When it comes to fruit sorting, Washington State University has entered the modern era, thanks to industry funding and private donations that supported the purchase of a state-of-the-art optical sorting line.
After just a few months up and running, researchers at the Tree Fruit Research and Extension Center in Wenatchee say the new sorter makes collecting fruit quality data from experiments much faster.
“We really are interested in doing sorting with a commercial-type machine, using the latest spectral imaging technology to sort by weight, color, external defect and the hyperspectral imagery to look at internal characteristics such as soluble solids and defects such as rot,” said Carolina Torres, the endowed chair for postharvest physiology. “We’re saving money on people, we’re replicating what the industry is doing and we are handling bigger trials.”
Funded by the tree fruit industry endowment and a $250,000 donation from Northwest Farm Credit Services, the new Aweta sorting line replaces a decades-old packing line that had largely been retired for years, she added. In addition, industry funding covered construction of five new cold storage rooms, several of which will soon be outfitted with controlled atmosphere capabilities.
“The endowment really makes this possible,” said Chad Kruger, director of the research and extension center. “Institutionally, we haven’t had big money for facilities in a long time. We also don’t have little money for facilities. Like $20,000 or $50,000 for a new piece of equipment is just not in the budget, so year in and year out, money from the endowment is helping us make progress on these needs.”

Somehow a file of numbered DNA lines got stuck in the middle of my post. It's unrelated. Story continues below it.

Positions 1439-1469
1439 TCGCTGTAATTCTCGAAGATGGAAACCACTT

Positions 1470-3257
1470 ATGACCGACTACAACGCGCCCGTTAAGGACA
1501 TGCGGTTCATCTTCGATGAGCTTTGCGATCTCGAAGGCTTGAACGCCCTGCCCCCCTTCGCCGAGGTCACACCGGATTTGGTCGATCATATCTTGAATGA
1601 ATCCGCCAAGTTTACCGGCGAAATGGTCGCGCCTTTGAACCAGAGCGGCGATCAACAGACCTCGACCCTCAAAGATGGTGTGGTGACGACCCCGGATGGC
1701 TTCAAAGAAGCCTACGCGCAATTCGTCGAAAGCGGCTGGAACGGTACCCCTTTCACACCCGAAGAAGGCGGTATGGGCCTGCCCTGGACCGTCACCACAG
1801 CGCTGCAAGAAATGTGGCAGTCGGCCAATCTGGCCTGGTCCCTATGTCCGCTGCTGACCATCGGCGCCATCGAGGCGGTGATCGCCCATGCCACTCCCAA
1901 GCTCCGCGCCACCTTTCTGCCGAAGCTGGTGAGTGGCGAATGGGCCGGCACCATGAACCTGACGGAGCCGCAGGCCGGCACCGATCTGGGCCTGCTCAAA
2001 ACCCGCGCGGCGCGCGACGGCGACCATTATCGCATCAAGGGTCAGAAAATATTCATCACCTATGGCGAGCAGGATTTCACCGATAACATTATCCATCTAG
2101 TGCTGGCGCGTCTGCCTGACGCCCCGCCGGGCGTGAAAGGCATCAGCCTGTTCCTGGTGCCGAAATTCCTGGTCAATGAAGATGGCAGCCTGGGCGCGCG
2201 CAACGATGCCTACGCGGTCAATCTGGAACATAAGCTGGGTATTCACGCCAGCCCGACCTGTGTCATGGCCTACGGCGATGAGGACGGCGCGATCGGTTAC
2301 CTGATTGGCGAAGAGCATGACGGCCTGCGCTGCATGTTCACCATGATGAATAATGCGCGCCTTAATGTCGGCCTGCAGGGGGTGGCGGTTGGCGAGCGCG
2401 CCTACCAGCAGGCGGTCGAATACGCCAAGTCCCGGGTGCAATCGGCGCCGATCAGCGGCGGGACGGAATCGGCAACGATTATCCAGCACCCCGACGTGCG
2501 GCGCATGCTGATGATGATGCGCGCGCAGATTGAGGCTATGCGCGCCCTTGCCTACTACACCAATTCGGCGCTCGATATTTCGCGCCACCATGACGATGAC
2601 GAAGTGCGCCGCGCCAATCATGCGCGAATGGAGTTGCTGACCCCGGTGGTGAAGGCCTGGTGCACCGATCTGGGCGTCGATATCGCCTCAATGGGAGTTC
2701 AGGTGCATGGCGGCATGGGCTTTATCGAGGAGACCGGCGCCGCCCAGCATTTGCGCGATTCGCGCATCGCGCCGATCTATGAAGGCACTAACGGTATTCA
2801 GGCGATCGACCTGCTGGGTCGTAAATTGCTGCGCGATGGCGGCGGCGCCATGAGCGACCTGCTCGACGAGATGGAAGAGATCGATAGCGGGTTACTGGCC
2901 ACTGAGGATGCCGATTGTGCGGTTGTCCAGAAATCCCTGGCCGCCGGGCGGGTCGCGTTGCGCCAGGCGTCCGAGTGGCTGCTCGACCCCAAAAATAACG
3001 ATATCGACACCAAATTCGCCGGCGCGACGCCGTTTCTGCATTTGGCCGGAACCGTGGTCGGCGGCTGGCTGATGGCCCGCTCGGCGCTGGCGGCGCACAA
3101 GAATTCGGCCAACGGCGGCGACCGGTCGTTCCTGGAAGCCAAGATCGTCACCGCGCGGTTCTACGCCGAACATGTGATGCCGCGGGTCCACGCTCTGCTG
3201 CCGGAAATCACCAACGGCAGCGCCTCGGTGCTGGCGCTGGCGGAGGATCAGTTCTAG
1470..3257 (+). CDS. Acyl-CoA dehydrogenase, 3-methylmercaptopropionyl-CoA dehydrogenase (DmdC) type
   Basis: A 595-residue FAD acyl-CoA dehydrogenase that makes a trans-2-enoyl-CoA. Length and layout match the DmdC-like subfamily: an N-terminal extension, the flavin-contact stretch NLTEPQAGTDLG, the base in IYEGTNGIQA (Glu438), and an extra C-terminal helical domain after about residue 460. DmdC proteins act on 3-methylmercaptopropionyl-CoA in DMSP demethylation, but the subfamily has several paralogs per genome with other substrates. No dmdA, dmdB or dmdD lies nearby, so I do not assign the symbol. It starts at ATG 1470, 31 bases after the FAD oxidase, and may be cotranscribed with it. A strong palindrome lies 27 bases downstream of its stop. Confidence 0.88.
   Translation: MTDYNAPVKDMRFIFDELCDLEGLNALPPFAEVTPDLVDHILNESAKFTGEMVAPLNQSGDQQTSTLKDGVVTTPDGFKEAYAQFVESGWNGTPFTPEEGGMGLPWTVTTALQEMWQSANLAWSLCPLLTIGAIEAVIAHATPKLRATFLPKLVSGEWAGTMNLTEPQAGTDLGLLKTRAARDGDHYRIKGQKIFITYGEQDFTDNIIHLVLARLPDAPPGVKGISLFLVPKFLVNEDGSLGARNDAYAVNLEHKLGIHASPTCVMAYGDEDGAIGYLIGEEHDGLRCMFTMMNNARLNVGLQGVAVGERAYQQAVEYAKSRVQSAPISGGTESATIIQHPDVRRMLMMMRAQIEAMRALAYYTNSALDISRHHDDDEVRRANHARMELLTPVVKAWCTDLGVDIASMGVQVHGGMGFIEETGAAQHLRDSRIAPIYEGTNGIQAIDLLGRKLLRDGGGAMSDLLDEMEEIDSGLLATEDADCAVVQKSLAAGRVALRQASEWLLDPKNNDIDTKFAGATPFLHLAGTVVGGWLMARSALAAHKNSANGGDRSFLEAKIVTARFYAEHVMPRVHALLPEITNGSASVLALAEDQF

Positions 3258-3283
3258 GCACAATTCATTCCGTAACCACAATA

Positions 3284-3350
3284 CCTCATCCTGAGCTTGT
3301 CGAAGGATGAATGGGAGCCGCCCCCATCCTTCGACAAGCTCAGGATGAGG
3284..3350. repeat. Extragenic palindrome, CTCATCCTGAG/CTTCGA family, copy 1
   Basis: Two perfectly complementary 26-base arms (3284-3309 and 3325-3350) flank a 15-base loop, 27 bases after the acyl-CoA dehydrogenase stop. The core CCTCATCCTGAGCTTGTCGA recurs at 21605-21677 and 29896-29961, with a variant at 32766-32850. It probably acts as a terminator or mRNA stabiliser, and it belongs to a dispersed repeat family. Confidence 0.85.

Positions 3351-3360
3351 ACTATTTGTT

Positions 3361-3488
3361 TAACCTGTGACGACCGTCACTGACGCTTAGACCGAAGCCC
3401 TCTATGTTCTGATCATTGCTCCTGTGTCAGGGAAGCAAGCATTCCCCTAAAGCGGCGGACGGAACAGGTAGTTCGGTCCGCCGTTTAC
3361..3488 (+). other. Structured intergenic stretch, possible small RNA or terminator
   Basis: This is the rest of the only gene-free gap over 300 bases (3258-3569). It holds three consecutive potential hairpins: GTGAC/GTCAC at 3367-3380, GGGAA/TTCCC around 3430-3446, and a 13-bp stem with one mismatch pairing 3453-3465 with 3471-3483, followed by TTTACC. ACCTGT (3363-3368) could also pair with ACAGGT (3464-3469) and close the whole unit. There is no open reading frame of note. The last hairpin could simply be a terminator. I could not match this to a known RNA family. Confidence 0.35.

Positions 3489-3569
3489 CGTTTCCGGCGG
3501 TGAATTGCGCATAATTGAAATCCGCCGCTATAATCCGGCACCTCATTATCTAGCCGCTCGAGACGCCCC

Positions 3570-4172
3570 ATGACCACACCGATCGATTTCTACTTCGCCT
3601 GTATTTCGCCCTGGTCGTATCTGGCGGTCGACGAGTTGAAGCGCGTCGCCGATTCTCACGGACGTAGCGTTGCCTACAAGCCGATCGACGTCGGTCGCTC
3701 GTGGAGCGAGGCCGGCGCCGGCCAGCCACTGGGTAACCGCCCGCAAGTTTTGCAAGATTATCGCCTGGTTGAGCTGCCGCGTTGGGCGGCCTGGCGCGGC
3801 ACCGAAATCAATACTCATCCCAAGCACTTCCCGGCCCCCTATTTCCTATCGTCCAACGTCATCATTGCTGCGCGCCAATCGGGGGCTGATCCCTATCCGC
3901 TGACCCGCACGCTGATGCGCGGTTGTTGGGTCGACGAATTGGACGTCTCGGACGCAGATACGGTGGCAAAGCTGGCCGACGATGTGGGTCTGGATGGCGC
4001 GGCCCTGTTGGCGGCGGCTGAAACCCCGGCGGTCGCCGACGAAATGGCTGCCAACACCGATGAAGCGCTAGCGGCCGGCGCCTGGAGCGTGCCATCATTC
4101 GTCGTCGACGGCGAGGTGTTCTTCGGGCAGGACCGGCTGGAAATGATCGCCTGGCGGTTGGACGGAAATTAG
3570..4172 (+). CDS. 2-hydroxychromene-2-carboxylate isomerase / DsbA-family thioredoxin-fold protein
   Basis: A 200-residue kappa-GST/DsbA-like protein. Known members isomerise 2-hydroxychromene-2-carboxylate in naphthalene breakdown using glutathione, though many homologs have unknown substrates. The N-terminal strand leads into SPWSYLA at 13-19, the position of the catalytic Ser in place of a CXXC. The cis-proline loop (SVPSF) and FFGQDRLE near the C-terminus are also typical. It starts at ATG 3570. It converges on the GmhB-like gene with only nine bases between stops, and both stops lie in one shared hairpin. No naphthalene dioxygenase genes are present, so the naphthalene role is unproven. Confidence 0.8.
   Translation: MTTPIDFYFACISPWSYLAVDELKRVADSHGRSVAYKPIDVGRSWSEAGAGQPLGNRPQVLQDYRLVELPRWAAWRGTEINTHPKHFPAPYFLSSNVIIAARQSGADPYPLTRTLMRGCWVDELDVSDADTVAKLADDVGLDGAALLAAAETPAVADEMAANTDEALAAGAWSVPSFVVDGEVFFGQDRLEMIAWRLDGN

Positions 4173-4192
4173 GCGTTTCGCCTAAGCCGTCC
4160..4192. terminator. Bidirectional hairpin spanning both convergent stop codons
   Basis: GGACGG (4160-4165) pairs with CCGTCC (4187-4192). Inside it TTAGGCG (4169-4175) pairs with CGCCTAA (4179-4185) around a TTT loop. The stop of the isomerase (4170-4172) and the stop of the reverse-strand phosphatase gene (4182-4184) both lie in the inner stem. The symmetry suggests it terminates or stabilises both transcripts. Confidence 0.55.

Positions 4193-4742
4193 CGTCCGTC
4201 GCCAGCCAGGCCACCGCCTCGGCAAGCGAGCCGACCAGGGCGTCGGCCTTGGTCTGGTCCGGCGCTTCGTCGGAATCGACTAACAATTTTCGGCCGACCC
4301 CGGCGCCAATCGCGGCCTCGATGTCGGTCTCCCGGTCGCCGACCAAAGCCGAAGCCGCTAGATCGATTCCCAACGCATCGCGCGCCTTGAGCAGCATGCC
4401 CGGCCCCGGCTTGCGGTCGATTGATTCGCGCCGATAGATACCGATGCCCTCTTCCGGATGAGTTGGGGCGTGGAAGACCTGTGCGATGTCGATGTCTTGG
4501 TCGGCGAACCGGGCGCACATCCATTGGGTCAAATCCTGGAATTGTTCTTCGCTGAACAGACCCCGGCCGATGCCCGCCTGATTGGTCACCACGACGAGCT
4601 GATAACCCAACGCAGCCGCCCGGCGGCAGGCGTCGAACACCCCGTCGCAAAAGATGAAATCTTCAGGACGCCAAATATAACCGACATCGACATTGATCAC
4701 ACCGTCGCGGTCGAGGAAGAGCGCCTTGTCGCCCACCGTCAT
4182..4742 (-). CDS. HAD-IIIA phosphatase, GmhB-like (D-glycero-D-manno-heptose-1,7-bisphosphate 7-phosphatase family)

In a long-ranging planning process several years ago, the center considered expanding the postharvest processing lab to fit a full packing line, but the funding for such an expansion was not available, Kruger said. With resources from the endowment, the center now plans to finish another cold storage room and upgrade some of the older storage capacity.
“That will largely get us to where we need to be on fruit handling infrastructure,” he said. “The next thing we need to prioritize for infrastructure development is orchard irrigation management and plant growth facilities.”
So far, the sorting line has run fruit for WA 38 trials and for several of physiologist Lee Kalcsits’ fruit quality experiments. Torres said she’ll be using it throughout the year to study a variety of postharvest disorders. Eventually, the research programs run by physiologist Stefano Musacchi and pathologist Achour Amiri will also utilize the optical sorting line, Kruger said.
The line can handle apples and pears, Torres said, thanks to the unique design of the cups that position and rotate fruit for imaging. Just like any commercial packer with a new optical sorter, it takes time for the machine learning to calibrate its defect guide so that it can reliably sort fruit, she said.
After just a few months of operations, the new system is performing well at collecting data on fruit size, diameter, external color, background color, bitter pit incidence, bitter pit area and sunburn area, Torres said. Those are all important to a wide variety of research projects and important to packers, so the manufacturer, Aweta, had defect detection models ready.
But researchers at WSU are also interested in emerging metrics, such as soluble solids and dry matter, for which there is not yet commercial demand. Luckily, Aweta agreed to develop models so that the optical sorting system can learn to assess those as well, Torres said.
“At the end of the day, this is really about innovation,” Torres said. “They are willing to work with us on dry matter, I’m just giving you an example, because it could turn out to be really important, and it could be a selling point for them in the future.” •
—by Kate Prengaman